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Rowan-Cabarrus Community College Meets With Chamber and Economic Development Leadership to Discuss Partnership

COLLEGE REAFFIRMS COMMITMENT TO ECONOMIC AND WORKFORCE DEVELOPMENT

KANNAPOLIS, N.C. — Rowan-Cabarrus Community College staff and trustees recently participated in a strategic conversation with representatives from the Cabarrus and Rowan chambers of commerce and economic development commissions about how they can strengthen their partnerships.

“I don’t know of a time when economic development has been more important to our two counties,” said Carl M. Short, chairman of the Rowan-Cabarrus Community College Board of Trustees.

With significant new leadership in both counties, the College felt that it was an appropriate time to bring together key leaders and emphasize how serious the College is about jobs and improving the economy.

“I think this partnership is exactly where we need to be,” said Elaine Spalding, president for the Rowan County Chamber of Commerce.

Rowan-Cabarrus Community College is the only public institution of higher learning in the two-county region. Over the last 50 years, the College has served over 600,000 people and 95 percent of them stay and raise families here in Rowan and Cabarrus counties.

Margie Bukowski, vice president of economic development for Cabarrus Economic Development, said she believes there are a lot of opportunities for organizations to help be more involved with community colleges. Bukowski also recommended being proactive.

“Bringing the college in as soon as you can to talk about what skill sets (potential employees are) going to need,” Bukowski said.

Some participants mentioned the challenges with getting young people interested in Science, Technology, Engineering and Math (STEM) subjects. This effort is supported by the College’s annual STEM Open House held in the spring in conjunction with the North Carolina Science Festival.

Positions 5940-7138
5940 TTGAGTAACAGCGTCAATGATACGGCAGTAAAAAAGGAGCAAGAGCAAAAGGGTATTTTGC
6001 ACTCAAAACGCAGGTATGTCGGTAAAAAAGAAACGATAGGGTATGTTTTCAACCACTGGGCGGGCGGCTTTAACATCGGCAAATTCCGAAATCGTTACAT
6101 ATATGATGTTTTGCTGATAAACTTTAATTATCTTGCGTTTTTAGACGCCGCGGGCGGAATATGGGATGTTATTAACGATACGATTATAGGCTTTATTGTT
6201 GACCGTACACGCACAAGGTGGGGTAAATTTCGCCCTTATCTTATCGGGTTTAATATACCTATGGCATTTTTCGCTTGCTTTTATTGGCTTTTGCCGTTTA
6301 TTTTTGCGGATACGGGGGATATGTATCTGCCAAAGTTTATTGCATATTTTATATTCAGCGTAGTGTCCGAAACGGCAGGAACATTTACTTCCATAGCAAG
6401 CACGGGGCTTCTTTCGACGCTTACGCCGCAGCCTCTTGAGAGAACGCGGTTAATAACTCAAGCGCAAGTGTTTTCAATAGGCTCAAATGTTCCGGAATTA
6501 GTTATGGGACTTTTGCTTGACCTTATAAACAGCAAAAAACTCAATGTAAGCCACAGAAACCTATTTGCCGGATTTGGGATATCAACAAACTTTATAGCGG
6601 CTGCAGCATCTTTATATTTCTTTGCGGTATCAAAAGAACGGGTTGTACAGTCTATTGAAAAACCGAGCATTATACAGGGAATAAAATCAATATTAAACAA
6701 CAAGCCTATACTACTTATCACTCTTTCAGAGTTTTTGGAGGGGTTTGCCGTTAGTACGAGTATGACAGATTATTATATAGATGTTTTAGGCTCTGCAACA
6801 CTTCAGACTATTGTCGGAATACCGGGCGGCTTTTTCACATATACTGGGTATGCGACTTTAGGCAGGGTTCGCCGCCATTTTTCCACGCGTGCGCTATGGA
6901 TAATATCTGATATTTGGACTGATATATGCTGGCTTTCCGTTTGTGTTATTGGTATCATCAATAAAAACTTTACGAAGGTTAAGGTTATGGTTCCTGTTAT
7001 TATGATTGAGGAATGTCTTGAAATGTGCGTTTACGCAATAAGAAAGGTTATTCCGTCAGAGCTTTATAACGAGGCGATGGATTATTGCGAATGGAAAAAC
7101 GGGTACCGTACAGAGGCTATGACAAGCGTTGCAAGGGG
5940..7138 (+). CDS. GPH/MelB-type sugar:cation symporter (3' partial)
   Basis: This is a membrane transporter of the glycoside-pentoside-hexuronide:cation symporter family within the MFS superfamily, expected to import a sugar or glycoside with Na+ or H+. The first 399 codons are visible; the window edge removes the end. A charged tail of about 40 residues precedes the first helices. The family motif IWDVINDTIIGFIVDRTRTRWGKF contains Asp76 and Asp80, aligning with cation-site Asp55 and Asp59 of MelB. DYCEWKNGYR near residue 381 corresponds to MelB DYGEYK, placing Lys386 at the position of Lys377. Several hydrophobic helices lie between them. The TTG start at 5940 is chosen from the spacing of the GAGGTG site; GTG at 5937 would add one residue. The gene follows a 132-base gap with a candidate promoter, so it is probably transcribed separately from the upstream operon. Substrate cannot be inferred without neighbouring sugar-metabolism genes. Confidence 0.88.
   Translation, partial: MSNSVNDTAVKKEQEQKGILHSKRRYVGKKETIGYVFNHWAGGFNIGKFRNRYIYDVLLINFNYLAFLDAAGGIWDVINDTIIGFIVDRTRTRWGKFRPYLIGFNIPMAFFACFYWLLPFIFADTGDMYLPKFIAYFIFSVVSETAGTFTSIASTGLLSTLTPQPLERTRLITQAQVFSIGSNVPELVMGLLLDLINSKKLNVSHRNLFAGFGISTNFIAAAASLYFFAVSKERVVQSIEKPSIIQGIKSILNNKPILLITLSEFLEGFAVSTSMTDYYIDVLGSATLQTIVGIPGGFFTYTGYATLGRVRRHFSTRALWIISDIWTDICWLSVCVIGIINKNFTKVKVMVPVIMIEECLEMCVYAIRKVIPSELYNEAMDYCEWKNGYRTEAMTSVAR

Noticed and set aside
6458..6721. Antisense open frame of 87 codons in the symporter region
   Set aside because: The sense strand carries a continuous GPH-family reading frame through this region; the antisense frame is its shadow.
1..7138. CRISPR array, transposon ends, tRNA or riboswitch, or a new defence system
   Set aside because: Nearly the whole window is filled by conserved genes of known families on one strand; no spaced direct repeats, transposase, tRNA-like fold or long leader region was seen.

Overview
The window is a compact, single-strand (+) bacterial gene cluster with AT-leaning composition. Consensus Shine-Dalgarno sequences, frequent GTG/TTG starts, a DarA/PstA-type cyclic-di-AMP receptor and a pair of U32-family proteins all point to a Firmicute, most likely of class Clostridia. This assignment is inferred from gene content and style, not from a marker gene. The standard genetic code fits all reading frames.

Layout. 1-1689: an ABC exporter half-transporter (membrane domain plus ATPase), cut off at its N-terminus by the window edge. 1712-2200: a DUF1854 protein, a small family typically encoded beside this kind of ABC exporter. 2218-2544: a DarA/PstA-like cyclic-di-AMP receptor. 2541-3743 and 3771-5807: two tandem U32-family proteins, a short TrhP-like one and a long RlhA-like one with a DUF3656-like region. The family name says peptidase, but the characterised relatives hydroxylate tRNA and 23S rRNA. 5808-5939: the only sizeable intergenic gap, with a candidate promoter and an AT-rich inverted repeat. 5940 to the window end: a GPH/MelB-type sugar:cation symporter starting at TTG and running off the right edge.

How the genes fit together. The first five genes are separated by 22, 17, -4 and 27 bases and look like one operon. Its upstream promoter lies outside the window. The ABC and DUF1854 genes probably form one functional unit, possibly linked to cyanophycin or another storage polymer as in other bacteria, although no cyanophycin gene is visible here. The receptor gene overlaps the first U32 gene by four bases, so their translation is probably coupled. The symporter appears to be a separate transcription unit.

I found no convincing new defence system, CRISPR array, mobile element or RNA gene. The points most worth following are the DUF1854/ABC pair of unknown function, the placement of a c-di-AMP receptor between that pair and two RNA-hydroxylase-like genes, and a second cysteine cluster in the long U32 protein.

“One of my goals as president of Rowan-Cabarrus is to increase the breadth and depth of our STEM education,” said Dr. Carol S. Spalding. “I fully believe that everyone can be interested in STEM – and that it’s critical that we embrace these subjects. America used to be the leader in technology and innovation. It’s time for us to reclaim that role.”

“Research has shown that opinions toward STEM subjects are formed early,” said Dr. Marcy Corjay, dean of the College’s science, biotechnology, mathematics and information technologies.

Another topic that the group discussed was the increased importance of online education. Online learning, or distance education, is designed to allow students to participate in learning outside of the traditional classroom. The College’s goal is to provide students greater flexibility in scheduling classes while affording Rowan-Cabarrus faculty with new and innovative approaches to teaching.

The College now offers seven degrees completely online: Associate in Arts (AA), AA in History, AA in Political Science, Associate in Applied Science (AAS) in Accounting, AAS in Business Administration and AAS in Business Administration-Marketing and Retailing and AAS in Criminal Justice; seven additional degrees have 90 percent or more of courses available online. Additionally, three diplomas can be completed entirely online – two within Business Administration and one within Accounting, along with 15 certificates – eight within Business Administration and seven within Accounting.

“One reason for today’s conversation was to ensure that you all know we’re here – and we’re here to help,” said Short. “We want to do everything we can to help you do your jobs.”

For more information about Rowan-Cabarrus Community College, please visit www.rccc.edu or call 704-216-RCCC (7222).

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